Samford University's A Cappella Choir placed in two choral competitions during a recent tour of Europe. Forty-four choir members made the trip, which ran from May 20-June 2.
The choir tied for second in the large mixed choirs category at the Florilège Vocal de Tours competition in Tours, France, and was one of four choirs in the overall finals. This was the second year for Samford to participate in this competition, which was won by the University of Utah.
"We were told that the margin was incredibly close, as close as you can get from a 7-member jury," said director Philip Copeland.
In addition, the choir received the Prix Á Cœur Joie International prize, awarded to a non-French speaking choir for the "quality of its musical performance and pronunciation of a work written by any French composer after 1750." The choir's performance of "Yver, vous n'estes qu' un vilain" by Claude Debussy earned the prize.
Copeland received the conductor's prize for excellence in choral conducting at the competition.
Earlier the choir participated in the annual Ave Verum competition in Baden, Austria. Samford won third prize in the first round and finished second in the finals, which was won by the University of Georgia.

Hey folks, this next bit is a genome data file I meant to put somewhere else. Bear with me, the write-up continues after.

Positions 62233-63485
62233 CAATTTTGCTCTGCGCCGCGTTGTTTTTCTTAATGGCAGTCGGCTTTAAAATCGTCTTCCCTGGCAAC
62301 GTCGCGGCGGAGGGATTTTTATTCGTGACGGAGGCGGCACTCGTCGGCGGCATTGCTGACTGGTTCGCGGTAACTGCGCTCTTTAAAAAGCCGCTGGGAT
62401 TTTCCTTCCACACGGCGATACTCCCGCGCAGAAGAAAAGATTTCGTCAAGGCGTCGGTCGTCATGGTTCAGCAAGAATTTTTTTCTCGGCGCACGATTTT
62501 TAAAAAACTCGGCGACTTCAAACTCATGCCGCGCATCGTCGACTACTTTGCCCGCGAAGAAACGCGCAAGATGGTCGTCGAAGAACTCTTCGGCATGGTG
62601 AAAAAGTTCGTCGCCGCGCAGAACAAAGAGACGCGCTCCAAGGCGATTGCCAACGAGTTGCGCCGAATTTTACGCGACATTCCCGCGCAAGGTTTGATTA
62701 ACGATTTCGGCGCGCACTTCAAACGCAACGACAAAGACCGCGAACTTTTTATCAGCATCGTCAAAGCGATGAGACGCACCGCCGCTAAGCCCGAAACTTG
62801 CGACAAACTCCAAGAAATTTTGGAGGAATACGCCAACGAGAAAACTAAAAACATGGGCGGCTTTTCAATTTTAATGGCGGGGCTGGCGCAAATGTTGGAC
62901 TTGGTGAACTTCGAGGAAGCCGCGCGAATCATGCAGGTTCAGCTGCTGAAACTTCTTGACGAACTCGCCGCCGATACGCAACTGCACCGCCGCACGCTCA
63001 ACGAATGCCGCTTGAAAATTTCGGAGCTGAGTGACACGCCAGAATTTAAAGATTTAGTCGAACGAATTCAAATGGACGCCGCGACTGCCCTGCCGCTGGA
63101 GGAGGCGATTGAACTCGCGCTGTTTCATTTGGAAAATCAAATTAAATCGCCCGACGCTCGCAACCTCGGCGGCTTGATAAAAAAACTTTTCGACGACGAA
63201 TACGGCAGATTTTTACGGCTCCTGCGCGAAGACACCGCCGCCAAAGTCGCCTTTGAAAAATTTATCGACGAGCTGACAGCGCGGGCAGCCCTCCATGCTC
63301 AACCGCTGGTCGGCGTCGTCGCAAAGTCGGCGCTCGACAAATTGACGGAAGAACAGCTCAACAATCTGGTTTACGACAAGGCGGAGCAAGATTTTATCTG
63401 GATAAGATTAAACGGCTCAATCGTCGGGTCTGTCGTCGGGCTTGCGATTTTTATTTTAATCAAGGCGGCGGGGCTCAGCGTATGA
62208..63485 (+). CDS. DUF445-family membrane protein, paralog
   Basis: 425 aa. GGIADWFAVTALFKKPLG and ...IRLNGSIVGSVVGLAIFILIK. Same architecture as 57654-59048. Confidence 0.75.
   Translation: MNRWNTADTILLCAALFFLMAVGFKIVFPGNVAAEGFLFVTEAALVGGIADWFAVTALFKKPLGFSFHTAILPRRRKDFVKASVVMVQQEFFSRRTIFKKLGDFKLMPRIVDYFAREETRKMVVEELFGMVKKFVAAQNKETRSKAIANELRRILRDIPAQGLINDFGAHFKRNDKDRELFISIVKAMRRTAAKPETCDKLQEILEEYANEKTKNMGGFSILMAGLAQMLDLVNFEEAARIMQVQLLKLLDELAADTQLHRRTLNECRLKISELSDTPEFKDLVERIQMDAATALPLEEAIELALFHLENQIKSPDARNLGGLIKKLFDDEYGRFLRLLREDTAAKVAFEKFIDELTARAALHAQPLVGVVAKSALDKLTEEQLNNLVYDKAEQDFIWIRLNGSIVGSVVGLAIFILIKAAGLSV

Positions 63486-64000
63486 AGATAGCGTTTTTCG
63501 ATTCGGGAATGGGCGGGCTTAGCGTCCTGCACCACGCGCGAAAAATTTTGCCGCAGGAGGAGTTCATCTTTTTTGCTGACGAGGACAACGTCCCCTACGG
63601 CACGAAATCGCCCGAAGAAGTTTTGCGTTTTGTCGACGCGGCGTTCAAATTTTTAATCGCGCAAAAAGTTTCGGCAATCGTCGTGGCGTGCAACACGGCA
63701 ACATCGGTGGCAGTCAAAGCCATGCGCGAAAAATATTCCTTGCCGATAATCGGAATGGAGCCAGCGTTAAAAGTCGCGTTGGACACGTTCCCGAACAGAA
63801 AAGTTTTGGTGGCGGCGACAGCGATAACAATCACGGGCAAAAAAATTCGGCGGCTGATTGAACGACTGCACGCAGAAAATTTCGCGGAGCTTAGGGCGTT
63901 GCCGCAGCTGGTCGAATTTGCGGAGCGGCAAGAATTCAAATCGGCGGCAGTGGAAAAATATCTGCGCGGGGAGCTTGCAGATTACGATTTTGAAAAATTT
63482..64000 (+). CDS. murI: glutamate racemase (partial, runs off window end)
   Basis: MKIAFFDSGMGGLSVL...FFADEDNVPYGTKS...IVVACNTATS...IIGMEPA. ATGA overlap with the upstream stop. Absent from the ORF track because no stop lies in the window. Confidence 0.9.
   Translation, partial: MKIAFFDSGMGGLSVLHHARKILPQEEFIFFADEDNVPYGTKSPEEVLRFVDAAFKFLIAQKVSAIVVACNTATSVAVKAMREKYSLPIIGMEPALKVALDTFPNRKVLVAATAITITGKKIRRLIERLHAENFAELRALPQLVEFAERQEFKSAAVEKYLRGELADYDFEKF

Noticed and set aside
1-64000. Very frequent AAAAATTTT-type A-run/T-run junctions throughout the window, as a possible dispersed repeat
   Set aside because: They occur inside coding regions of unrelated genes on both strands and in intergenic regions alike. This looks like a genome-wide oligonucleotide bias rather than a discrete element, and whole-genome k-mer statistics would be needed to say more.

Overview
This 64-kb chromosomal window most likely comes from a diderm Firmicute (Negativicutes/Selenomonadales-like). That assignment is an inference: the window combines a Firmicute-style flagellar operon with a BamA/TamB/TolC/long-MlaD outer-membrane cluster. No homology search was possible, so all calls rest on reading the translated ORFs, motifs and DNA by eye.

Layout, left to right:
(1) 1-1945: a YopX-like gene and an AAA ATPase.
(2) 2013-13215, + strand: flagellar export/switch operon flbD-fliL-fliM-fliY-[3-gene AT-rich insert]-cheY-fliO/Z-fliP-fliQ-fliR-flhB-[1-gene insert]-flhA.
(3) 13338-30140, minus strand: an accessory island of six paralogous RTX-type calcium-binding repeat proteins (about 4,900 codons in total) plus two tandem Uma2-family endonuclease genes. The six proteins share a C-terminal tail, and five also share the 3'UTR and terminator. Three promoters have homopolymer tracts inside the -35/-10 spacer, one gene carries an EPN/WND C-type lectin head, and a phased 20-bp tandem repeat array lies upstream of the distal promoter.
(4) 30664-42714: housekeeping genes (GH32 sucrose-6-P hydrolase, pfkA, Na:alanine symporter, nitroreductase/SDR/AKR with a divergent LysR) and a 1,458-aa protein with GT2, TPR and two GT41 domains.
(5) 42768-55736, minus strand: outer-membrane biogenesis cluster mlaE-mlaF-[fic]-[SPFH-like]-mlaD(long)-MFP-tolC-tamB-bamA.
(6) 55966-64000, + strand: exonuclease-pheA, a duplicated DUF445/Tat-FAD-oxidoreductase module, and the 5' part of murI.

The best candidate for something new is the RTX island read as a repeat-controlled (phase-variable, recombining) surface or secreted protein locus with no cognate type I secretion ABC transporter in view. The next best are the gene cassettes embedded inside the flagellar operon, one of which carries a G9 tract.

"Later, we were told that the difference in our scores was .8, a very slim margin to say the least," Copeland said.
At the Baden competition, the choir also won a prize for "best interpretation of a piece written after 2000."
Copeland noted that Samford competed against schools with much larger programs and student bodies. Utah and Georgia have student populations of 31,000 and 34,000 respectively, while Samford has a student population of about 4,800 from which to draw choir members.
"Coming in second in two major international choral competitions is both an honor and a frustration," Copeland said. "We competed against incredible programs, and we were beaten in both by much larger schools.
"Our focus in these experiences was to use the 'competition' as a medium for the 'communication' of the many messages that were in our music. In the end, we were only competing against ourselves and our own standard of excellence."
In addition to the competitions, the choir sang at St. Matthias Church in Budapest, Hungary, and participated in a master class led by the director of the internationally-famous Vienna Boys Choir.